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2011 General Election Ballot Guide
In Your State:
Though odd-year elections do not receive the attention and pageantry of Congressional or Presidential contests, the issues facing voters on Fall 2011 election slates are no less important. Citizens will control the fate of billions of dollars in fiscal policy as they enter voting booths a few weeks from now. Through the Initiative and Referendum (I&R) process, many important issues will be decided directly by voters at the ballot box. This is a guide to 25 statewide ballot questions and more than 800 county, city, and local measures in 12 states that NTU has identified as potentially having a significant impact on taxpayers.
Among the more sweeping statewide examples is Colorado’s Proposition 103, which would raise taxes by $532 million per year. Corporate income tax and personal income tax rates would increase from 4.63 percent to 5 percent and the state sales tax rate would increase from 2.9 percent to 3 percent. Proposition 103 designates all new revenue to be spent on increasing education spending. As a whole, this is one of the most far-reaching attempts to override the Taxpayer’s Bill of Rights, a package of citizen-initiated constitutional restrictions on government spending enacted in 1992.
In Ohio, residents will vote on a referendum on Senate Bill 5 passed by the State Legislature. Senate Bill 5 would overhaul government union employment procedures, especially those relating to collective bargaining. The state will have a freer hand to negotiate more manageable salaries and benefits for state workers, which will save money for the taxpayers who foot the bill.
While statewide measures are enormously important, we also sought to include information down to the most local of levels. Questions involving millions of voters in states across the country are covered, but so is one affecting considerably fewer residents in the Rucker Transportation District in Cochise County, Arizona.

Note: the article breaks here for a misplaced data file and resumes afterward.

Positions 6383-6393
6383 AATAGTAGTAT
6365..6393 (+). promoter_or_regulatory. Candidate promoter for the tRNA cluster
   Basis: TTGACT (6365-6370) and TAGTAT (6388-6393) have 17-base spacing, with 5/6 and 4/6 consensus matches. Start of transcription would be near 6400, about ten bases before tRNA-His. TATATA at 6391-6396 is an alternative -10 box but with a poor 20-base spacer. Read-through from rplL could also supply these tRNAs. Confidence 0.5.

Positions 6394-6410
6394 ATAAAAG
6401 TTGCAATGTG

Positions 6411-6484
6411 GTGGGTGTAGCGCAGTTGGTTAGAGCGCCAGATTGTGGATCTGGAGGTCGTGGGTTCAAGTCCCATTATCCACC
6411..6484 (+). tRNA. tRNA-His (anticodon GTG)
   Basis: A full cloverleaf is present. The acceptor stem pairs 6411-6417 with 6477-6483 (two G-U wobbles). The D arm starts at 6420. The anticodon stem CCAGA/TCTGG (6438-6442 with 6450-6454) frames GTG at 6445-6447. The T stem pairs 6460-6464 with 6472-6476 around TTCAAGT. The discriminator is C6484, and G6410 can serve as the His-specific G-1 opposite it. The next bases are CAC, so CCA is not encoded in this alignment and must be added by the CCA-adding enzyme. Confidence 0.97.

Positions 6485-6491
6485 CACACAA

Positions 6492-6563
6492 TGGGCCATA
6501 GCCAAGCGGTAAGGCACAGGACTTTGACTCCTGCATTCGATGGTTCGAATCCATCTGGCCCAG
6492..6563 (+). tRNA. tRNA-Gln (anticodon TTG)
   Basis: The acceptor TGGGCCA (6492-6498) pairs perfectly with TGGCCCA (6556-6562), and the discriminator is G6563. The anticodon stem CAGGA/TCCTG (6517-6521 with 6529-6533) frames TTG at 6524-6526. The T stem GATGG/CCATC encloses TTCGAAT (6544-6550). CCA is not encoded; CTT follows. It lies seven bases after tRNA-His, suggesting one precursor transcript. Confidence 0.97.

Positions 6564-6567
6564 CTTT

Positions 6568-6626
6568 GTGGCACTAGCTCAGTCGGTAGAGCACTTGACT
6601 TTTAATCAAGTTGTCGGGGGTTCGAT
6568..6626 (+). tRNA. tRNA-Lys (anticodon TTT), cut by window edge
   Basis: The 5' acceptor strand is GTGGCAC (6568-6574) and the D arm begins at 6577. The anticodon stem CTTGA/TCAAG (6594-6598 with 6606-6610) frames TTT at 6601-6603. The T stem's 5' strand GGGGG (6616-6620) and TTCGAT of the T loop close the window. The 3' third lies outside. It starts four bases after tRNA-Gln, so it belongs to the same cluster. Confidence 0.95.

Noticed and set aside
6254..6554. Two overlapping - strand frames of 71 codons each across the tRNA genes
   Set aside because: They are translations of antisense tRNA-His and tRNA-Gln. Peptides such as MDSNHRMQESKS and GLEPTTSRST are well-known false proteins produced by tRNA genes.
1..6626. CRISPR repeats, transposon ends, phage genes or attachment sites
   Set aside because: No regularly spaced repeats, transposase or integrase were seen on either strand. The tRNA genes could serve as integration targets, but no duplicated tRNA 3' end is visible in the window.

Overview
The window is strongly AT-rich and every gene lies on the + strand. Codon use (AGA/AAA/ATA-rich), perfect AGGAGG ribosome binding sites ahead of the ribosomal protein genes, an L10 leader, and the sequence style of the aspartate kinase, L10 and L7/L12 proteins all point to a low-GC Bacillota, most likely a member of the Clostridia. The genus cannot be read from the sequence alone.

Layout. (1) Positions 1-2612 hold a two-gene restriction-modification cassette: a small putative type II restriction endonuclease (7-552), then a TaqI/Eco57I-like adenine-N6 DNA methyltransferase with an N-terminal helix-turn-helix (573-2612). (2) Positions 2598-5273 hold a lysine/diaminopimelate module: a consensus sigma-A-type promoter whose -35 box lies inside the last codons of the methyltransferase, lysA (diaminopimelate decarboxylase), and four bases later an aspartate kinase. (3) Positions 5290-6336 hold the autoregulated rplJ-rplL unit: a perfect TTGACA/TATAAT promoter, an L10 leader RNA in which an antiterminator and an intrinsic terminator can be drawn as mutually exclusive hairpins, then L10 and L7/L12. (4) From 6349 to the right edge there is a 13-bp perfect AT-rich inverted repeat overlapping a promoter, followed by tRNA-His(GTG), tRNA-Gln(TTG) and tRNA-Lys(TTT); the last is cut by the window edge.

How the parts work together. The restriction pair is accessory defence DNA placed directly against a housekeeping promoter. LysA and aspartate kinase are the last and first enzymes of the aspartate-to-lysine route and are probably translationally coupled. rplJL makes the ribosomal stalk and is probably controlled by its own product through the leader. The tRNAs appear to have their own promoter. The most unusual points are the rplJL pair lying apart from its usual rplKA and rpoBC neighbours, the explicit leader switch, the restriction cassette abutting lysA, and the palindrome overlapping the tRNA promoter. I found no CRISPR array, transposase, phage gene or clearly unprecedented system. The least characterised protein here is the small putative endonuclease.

Meanwhile, the residents of traditionally “blue” states like California will be given opportunities to reduce their burdens. San Francisco voters will decide on two major pension reform measures. Last year, the city paid $357 million in pension benefits, a number that will increase to over $600 million within just four years. One of the reform efforts, Proposition D, seeks simple, basic adjustments like ending pension “spiking” and capping the maximum annual pension at $140,000 per year. Combined with changes in contribution rates, the initiative could save Bay Area taxpayers $1.8 billion over the next ten years.
The severe deficit problems faced by states and localities in recent years certainly haven’t diminished the lure of borrowing. Hundreds of bond issuance questions appear on election slates in virtually every state covered in this guide. These efforts would borrow money for purposes ranging from sewer infrastructure to the purchase of land to prevent development.
This guide covers a number of other important, but perhaps unconventional, issues that nonetheless affect taxpayers. For instance, it includes Ohio’s effort to counteract the “individual mandate” to purchase health insurance that was included in the federal health care reform bill that passed in 2010. It also highlights Washington State’s Initiative 1183, an attempt to get government out of the alcohol business by privatizing state liquor stores and selling all related assets.
While we strove to be as comprehensive as possible, there are some local issues for which we were not able to obtain enough information to merit inclusion. In addition, we omitted numerous ballot measures reflecting social and political concerns that are not within NTU’s mission. Also not reported here are measures where the fiscal outcome is mixed or unclear. Examples include measures to increase local officials’ accountability while raising their pay, and electricity aggregation programs.
We hope this will serve as a useful informational resource for taxpayers as election season approaches.
The various measures, propositions, initiatives, referenda, proposals, and amendments are listed by state with subheadings for statewide, countywide, and local issues.
Measures that could lower taxes or control government are listed with a positive sign ( + ), and measures that could raise taxes or expand government are listed with a negative sign ( – ). Measures that simply extend current taxes without increasing burdens are listed without such a marking.
This guide is for informational purposes only; it is not intended to provide endorsements or recommendations to voters.